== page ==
Wednesday, September 5, 2012

The Danger of One Solitary Virtue

It is often the case that individuals often have a special affinity for one particular virtue. Some are given a greater capacity for the virtue of temperance, others for fortitude, still others for charity. Individuals with those predispositions are called to especially embody that particular virtue.
But obsession with any one virtue is problematic. Obedience to the exclusion of other virtues is slavery to the will of others; an over-emphasis on justice leads to an “eye for an eye” mentality. To be truly virtuous, a man must possess and practice all the virtues in unison.
This is problematic for me, because my obsessive virtue is honesty. I (emotionally, at least) love honesty above every other virtue, and I loathe people who tell untruths. I hate even the smallest shading of the truth to frame a position in the best possible light, even if the general thrust of a statement is true. Next to God and family, truth is my one love – and I worry that that my love of truth surpasses my love for God and humanity.
Those who are "honest" about following their principles, no matter how evil, win my grudging admiration. For example, I respect Floyd Conklin (the FRC shooter), who acted against "hatred" by trying to shoot up a “hate group.” He, at least, was clear about the nature of the "hate" he believed he was fighting. 
I respect the honesty of Huffington Post contributor Noah Michelson when he writes: "But in my fantasies, we're not gunning for gay acceptance - especially not if the only way we're granted it is by "behaving ourselves" and struggling to fit into a heteronormative mold (which, as far as I can tell, hasn't really benefited heterosexual people very well, either). Instead, I want us to be pushing for queer liberation, which to me, has always meant that when it comes to sex and love, we all get to do whatever we want with whomever we want with whomever we want as we're not hurting anyone (unless of course, that person/those people are asking for us to hurt them)." He, at least, recognizes that the redefinition of marriage means much more that the mere recognition of "same-sex marriage."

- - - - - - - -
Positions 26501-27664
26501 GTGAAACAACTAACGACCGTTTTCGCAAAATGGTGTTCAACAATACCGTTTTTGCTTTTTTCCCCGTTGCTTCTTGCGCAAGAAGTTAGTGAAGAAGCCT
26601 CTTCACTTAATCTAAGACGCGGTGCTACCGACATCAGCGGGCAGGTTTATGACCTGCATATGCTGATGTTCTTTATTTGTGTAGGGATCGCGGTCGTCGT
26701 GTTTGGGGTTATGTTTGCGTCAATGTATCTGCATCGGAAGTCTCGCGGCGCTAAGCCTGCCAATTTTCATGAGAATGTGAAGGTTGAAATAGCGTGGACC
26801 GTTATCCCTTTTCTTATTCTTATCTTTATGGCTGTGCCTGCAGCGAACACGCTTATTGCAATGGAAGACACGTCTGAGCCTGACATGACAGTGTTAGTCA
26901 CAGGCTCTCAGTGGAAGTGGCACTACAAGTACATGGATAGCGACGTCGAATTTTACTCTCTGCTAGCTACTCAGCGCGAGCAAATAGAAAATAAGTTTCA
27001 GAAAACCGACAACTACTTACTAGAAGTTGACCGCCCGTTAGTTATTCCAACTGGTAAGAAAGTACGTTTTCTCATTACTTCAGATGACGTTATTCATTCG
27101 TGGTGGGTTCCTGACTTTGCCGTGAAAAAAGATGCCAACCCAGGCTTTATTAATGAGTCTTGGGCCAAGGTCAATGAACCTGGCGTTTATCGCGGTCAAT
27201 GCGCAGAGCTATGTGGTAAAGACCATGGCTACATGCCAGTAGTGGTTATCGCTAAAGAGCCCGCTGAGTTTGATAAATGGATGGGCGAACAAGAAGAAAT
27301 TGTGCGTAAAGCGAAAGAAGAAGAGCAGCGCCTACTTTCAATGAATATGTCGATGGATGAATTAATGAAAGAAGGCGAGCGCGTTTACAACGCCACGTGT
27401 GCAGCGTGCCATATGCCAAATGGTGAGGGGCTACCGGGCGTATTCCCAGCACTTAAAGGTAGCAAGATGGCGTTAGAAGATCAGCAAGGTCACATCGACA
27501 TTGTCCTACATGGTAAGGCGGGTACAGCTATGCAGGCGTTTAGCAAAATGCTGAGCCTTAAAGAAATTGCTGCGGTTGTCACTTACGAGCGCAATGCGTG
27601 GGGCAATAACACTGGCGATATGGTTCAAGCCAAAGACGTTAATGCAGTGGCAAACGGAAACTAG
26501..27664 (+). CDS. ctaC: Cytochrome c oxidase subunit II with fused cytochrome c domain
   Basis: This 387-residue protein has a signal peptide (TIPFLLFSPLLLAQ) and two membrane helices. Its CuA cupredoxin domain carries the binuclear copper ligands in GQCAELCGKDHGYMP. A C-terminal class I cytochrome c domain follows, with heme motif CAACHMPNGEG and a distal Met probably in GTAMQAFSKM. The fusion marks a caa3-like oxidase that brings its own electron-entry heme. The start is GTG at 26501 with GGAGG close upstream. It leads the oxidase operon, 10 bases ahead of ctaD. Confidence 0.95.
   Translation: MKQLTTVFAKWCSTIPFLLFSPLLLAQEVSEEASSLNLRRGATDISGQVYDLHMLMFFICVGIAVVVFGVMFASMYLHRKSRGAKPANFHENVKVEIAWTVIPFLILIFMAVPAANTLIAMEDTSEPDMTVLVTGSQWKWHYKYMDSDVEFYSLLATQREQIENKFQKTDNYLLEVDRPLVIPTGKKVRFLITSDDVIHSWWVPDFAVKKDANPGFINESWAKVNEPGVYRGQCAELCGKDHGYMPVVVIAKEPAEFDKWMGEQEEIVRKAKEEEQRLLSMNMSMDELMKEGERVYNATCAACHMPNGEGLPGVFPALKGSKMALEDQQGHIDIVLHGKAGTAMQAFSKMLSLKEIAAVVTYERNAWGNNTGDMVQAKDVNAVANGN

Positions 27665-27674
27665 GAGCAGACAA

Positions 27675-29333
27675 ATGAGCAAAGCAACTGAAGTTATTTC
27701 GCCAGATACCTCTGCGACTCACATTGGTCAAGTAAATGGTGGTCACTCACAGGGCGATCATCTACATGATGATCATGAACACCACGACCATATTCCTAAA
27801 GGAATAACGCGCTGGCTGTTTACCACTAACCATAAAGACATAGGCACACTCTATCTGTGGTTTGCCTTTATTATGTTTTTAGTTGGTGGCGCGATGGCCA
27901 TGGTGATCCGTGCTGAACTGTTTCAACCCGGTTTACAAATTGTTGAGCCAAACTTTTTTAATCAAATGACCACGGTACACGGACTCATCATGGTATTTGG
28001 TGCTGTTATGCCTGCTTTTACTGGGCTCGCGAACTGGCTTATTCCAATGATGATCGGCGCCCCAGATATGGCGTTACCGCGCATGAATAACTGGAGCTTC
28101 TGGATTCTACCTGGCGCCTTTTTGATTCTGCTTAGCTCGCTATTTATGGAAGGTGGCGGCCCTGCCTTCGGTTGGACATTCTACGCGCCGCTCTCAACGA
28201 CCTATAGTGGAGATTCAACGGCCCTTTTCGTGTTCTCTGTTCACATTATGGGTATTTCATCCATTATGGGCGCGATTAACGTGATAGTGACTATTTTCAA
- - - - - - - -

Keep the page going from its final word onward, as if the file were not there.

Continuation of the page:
Conkin and Michelson started from horrific first principles, but were at least honest about where their first principles led, and were willing to take those consequences of their first principles to their logical end.
Others of their ilk set arbitrary limits on their principles based on discomfort as to their logical conclusion (or political expediency), For example, individuals who support gay marriage often refuse to support the marriage of sterilized incestuous couples, even though there is no logical argument to 
For this same reason, I loathe the hypocrisy of Dan Savage, who screams against hatred and bullying yet stokes it at every turn with his rhetoric. I loathe the behavior of those who claim to be Christian, yet who divorce, remarry, and live a life unworthy of Christianity. I loathe the dishonesty of my own life, when I preach mercy or dignity yet fail to practice those virtues. (And it happens often.)  
But honesty lacking in charity is cold, harsh, bitter, and angry. Calumny is sinful, but detraction (the ruining of another’s good name by revealing something evil about the person, even if true) is also sinful.
One virtue, taken alone and  removed from other virtues, becomes a snare. As Catholics, we must embody ALL the virtues, not just one.

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